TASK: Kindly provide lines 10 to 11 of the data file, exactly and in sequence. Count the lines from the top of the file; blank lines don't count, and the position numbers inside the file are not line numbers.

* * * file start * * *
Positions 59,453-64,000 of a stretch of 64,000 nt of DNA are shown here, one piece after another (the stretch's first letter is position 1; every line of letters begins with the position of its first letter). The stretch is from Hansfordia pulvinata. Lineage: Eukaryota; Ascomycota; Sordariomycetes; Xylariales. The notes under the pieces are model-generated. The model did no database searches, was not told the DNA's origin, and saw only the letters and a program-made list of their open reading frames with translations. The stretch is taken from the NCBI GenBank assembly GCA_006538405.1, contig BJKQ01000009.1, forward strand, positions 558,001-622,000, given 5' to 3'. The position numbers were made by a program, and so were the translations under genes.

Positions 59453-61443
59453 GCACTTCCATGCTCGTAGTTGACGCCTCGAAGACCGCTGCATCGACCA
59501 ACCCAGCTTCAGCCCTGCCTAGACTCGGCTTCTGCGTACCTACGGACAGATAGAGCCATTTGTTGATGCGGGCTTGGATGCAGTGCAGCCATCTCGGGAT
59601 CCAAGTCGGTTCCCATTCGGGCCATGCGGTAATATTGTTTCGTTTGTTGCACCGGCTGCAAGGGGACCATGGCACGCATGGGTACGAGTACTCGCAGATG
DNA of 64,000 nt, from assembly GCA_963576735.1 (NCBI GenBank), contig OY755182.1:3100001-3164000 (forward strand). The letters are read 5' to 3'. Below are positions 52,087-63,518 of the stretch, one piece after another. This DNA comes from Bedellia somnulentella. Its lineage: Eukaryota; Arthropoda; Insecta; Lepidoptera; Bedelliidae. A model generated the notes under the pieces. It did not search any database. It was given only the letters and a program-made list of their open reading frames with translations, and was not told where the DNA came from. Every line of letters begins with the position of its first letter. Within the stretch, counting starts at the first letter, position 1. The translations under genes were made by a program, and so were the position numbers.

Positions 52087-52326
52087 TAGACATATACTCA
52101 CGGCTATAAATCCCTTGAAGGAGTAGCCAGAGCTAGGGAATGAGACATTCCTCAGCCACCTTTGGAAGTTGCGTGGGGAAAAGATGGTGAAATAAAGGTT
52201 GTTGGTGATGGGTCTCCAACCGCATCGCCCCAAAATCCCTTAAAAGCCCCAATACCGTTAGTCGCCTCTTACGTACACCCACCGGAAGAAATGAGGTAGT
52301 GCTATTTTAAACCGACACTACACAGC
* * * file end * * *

52201 GTTGGTGATGGGTCTCCAACCGCATCGCCCCAAAATCCCTTAAAAGCCCCAATACCGTTAGTCGCCTCTTACGTACACCCACCGGAAGAAATGAGGTAGT
52301 GCTATTTTAAACCGACACTACACAGC